Genetic tests have shown that modern wolves in Bulgaria have interbred with feral dogs (wolves are the same species as dogs, just a different subspecies). So, Sutcliff's fictional idea of a wolf and dog population that interbreeds fairly regularly is possible. It seems to be more typical for wolves, in most of the places where you get wolves, to eat dogs than mate with them, but presumably that depends on the size and temperament of the dog. During the Roman period, there are several references to Britain as a source of particularly impressive hunting dogs (though whether interbreeding with wolves would have produced a better working hunting dog is open to question, as wolves are typically shy and not very obedient).

One thing that supports the idea that Cub is a wolf-dog is that he is described as 'brindle'.  Brindle is a quite specific colour pattern (like a tabby cat) and so far as I can find out, it does not normally appear in wolves, only in dogs.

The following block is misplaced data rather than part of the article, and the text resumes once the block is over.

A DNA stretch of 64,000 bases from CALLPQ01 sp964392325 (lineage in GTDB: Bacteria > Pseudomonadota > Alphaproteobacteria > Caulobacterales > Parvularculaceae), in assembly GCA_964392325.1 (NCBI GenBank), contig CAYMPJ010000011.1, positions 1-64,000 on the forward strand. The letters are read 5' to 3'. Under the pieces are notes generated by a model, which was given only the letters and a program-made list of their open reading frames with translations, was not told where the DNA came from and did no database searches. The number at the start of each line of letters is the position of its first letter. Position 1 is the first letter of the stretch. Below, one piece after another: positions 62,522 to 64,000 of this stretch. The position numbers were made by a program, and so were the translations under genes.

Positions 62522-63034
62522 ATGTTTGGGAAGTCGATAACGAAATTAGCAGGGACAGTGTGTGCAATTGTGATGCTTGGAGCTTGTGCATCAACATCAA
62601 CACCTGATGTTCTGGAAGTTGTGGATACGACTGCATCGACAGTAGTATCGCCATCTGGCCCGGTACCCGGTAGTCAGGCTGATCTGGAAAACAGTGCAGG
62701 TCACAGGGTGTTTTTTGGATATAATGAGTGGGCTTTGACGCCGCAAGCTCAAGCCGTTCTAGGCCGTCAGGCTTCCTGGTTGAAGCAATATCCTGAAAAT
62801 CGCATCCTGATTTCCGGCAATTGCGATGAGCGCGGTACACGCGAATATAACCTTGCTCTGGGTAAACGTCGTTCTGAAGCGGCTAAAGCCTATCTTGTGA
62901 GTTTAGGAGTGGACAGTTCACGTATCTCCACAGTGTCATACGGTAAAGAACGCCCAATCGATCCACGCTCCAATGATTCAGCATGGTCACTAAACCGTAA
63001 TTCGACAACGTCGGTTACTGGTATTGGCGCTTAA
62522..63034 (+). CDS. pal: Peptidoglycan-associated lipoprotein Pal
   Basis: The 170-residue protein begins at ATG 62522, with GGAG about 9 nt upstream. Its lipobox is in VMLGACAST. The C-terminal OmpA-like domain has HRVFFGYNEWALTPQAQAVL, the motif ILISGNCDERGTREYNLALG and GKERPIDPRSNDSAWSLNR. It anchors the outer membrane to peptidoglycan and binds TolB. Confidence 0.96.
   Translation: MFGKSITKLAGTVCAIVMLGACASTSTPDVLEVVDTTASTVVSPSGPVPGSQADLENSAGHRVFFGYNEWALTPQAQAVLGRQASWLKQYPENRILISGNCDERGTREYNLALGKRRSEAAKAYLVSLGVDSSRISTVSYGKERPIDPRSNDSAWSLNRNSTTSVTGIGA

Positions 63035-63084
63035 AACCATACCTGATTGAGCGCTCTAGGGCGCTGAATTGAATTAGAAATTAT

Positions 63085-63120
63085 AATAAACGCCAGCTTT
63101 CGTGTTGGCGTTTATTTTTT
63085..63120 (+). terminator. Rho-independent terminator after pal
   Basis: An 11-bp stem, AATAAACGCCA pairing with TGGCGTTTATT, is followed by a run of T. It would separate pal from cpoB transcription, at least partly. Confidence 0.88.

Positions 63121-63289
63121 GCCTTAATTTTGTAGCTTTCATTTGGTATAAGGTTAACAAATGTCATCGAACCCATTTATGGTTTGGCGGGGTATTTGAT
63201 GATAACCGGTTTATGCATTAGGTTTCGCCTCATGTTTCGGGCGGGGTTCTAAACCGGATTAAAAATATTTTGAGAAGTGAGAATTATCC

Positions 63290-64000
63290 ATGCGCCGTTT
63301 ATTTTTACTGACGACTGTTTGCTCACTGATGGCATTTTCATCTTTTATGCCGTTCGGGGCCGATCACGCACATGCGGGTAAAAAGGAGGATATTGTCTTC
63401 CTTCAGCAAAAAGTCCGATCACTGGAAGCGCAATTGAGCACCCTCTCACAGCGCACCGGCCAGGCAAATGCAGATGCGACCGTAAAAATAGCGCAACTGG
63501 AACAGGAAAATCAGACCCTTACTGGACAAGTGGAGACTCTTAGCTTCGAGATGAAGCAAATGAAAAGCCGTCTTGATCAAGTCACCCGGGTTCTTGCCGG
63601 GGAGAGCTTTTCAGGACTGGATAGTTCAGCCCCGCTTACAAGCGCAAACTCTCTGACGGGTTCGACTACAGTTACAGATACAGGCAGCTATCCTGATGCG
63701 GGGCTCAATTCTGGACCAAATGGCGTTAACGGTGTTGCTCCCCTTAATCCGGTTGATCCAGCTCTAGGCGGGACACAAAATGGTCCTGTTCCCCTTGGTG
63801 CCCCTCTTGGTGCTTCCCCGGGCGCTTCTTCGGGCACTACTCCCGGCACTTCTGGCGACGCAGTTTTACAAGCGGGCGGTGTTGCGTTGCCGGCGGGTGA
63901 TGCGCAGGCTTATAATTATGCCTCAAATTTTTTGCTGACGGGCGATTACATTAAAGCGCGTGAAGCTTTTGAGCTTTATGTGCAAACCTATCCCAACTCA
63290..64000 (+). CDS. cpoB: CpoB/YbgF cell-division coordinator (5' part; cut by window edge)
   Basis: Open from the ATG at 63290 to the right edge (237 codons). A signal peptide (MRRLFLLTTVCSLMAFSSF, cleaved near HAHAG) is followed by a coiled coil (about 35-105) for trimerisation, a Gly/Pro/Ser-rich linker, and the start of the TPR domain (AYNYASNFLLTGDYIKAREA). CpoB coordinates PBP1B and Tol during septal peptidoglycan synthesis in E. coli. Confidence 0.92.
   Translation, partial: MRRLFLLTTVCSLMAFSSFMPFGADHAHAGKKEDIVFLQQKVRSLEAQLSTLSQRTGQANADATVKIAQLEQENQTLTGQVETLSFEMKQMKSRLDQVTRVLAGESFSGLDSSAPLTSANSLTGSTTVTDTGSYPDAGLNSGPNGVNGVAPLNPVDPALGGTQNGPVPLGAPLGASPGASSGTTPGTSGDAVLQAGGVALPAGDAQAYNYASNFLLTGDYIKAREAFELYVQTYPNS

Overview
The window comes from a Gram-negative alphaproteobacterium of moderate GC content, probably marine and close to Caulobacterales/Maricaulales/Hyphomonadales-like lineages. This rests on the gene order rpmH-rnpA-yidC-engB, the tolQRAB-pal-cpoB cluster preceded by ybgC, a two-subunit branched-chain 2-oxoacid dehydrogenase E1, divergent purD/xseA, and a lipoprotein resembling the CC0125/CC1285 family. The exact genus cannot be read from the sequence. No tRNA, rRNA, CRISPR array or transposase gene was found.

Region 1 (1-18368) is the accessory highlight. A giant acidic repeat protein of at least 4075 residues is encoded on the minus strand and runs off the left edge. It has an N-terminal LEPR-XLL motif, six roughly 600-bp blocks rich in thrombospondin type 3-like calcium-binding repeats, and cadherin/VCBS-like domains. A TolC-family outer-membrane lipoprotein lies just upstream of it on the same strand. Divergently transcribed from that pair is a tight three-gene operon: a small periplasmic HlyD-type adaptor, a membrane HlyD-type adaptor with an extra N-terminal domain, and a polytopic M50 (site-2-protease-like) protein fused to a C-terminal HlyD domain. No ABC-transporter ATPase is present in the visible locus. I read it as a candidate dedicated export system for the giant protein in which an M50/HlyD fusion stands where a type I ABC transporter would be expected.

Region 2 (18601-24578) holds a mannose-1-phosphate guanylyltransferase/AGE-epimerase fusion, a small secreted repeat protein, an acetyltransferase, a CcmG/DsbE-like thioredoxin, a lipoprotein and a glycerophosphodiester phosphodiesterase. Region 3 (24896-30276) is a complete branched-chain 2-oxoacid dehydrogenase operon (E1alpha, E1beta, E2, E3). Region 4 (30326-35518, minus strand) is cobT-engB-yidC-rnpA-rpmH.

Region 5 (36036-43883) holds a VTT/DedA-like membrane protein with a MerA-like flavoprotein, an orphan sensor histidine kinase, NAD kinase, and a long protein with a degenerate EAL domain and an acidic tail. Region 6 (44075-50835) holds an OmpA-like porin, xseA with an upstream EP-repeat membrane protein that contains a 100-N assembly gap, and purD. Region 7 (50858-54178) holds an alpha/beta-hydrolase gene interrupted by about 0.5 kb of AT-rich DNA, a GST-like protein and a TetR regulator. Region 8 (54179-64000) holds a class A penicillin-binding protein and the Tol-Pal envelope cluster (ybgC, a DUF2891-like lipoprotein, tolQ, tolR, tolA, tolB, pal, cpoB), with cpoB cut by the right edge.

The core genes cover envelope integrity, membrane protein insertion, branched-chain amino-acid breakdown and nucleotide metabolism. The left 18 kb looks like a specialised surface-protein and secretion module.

What might happen to Cub?
Adult pet wolves tend to be quite challenging and risky for people to be around at close quarters. This causes people to start talking about 'alphas' and 'dominance'. David Mech, who did the original study that came up with that idea, has since decided that isn't how wolves work in the wild. However, the reasons may not seem that important if you happen to own a pet wolf and have to deal with difficult adult behaviour - because there is no way that a pet wolf can behave the way that his genetics says he should.